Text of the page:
Notorious conspiracy theorist Alex Jones’ assets will be sold to pay off the $1.5 billion debt owed to the families of Sandy Hook massacre victims

A federal judge on Friday ordered the liquidation Conspiracy theorist Alex Jones ′ personal assets but has dismissed his company’s separate bankruptcy case, leaving the future of his media platform Infowars uncertain as he owes $1.5 billion for the claims. Dad made his mistake that Sandy Hook Elementary School shooting is a hoax.

Judge Christopher Lopez approved Jones’ proposed personal bankruptcy reorganization into liquidation, but denied an attempt to reorganize his company, Austin-based Free Speech Systems, Texas. Many Sandy Hook families asked for the company to be liquidated.

If Free Speech Systems’ bankruptcy reorganization is converted into liquidation, Jones could lose ownership of the company, its social media accounts, the Infowars studio in Austin and all copyrights and assets of The company has been sold. Jones smiled as the judge dismissed the company’s lawsuit.

It’s unclear what will happen to Free Speech Systems, the parent company of Infowars, which Jones built into a multimillion-dollar company over the past 25 years.

According to attorneys involved in the case, one possible scenario is that the company and Infowars are allowed to continue operating while efforts to collect the $1.5 billion in debt are carried out in state courts in Texas. and Connecticut, where the families won their lawsuit against Jones.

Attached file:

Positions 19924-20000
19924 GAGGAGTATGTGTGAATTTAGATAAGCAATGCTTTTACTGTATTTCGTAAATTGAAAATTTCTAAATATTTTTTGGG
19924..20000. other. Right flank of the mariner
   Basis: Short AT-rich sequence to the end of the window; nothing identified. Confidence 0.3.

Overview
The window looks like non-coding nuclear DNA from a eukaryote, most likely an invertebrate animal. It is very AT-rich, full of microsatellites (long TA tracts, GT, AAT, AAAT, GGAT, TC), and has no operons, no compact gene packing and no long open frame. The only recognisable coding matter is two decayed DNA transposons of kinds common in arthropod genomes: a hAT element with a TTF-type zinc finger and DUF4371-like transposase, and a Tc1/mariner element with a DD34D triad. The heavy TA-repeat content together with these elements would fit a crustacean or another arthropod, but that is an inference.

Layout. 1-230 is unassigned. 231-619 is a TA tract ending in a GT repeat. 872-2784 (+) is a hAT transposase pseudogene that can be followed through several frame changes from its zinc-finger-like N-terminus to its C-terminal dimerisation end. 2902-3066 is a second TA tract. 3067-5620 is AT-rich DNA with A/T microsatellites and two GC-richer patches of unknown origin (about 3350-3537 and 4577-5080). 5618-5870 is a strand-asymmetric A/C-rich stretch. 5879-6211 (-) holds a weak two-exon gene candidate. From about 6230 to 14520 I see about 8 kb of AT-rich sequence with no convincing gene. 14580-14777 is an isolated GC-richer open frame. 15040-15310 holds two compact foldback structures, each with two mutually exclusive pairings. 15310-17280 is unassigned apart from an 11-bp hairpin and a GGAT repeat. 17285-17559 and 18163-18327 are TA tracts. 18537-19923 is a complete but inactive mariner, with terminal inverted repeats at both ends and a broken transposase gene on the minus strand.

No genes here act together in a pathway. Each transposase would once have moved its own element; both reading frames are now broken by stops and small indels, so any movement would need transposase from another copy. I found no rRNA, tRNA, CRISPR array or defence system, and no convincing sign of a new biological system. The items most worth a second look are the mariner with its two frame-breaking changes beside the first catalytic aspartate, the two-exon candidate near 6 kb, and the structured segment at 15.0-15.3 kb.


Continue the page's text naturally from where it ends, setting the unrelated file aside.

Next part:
Another scenario is that Sandy Hook family lawyers go back to bankruptcy court and ask Lopez to liquidate the company as part of Jones’ personal case, since Jones owns the business, the attorneys said.

Lopez said his sole focus in determining whether to dismiss Free Speech Systems’ lawsuit or order liquidation is what’s best for the company and its creditors, including the Sandy Hook family. Lopez also said the Free Speech System case appears to be one of the longest-running cases of its kind in the country and is approaching a deadline for resolution.

“Today I have never been asked to make a decision whether to close a show or not. That would never happen today one way or another,” Lopez said. “This case is one of the more difficult cases I have ever encountered. When you look at it, I think creditors would be better served pursuing their state court rights.”

Many of Jones’ personal assets will be sold, but his primary home in the Austin area and several other assets are exempt from bankruptcy liquidation. He turned to selling his Texas ranch worth about $2.8 million, a gun collection and other assets to pay off debt.

Before Friday’s hearing, Jones told web viewers and radio listeners that the Free Speech System was about to be shut down due to bankruptcy. He urged them to download the videos from his online archive to preserve them, and pointed them to a new website for his father’s company if they wanted to continue buying the supplements he sold. in your program.